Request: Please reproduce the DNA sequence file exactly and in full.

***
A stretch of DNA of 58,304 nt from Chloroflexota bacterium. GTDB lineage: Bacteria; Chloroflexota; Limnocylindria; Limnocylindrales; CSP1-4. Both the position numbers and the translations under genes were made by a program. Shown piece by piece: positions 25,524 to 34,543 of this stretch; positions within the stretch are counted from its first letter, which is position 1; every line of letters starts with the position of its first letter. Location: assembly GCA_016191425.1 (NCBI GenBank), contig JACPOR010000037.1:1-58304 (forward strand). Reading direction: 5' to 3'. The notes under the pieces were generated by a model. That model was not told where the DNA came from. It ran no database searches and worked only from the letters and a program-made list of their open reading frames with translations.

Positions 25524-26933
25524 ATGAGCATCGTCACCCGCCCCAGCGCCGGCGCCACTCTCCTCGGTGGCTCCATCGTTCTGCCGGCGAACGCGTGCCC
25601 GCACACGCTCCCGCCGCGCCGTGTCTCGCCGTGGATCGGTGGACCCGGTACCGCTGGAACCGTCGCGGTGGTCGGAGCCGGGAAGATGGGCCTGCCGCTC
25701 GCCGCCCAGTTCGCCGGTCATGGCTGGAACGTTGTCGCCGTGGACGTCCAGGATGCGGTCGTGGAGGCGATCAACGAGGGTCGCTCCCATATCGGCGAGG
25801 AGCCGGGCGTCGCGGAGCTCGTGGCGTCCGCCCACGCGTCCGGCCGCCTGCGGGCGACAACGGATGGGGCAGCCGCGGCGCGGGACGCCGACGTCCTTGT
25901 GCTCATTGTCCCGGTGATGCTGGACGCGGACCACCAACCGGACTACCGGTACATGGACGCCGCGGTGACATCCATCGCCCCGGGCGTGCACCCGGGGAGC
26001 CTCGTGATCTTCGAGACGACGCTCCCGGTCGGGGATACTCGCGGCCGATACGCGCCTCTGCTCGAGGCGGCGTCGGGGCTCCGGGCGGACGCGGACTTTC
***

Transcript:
A stretch of DNA of 58,304 nt from Chloroflexota bacterium. GTDB lineage: Bacteria; Chloroflexota; Limnocylindria; Limnocylindrales; CSP1-4. Both the position numbers and the translations under genes were made by a program. Shown piece by piece: positions 25,524 to 34,543 of this stretch; positions within the stretch are counted from its first letter, which is position 1; every line of letters starts with the position of its first letter. Location: assembly GCA_016191425.1 (NCBI GenBank), contig JACPOR010000037.1:1-58304 (forward strand). Reading direction: 5' to 3'. The notes under the pieces were generated by a model. That model was not told where the DNA came from. It ran no database searches and worked only from the letters and a program-made list of their open reading frames with translations.

Positions 25524-26933
25524 ATGAGCATCGTCACCCGCCCCAGCGCCGGCGCCACTCTCCTCGGTGGCTCCATCGTTCTGCCGGCGAACGCGTGCCC
25601 GCACACGCTCCCGCCGCGCCGTGTCTCGCCGTGGATCGGTGGACCCGGTACCGCTGGAACCGTCGCGGTGGTCGGAGCCGGGAAGATGGGCCTGCCGCTC
25701 GCCGCCCAGTTCGCCGGTCATGGCTGGAACGTTGTCGCCGTGGACGTCCAGGATGCGGTCGTGGAGGCGATCAACGAGGGTCGCTCCCATATCGGCGAGG
25801 AGCCGGGCGTCGCGGAGCTCGTGGCGTCCGCCCACGCGTCCGGCCGCCTGCGGGCGACAACGGATGGGGCAGCCGCGGCGCGGGACGCCGACGTCCTTGT
25901 GCTCATTGTCCCGGTGATGCTGGACGCGGACCACCAACCGGACTACCGGTACATGGACGCCGCGGTGACATCCATCGCCCCGGGCGTGCACCCGGGGAGC
26001 CTCGTGATCTTCGAGACGACGCTCCCGGTCGGGGATACTCGCGGCCGATACGCGCCTCTGCTCGAGGCGGCGTCGGGGCTCCGGGCGGACGCGGACTTTC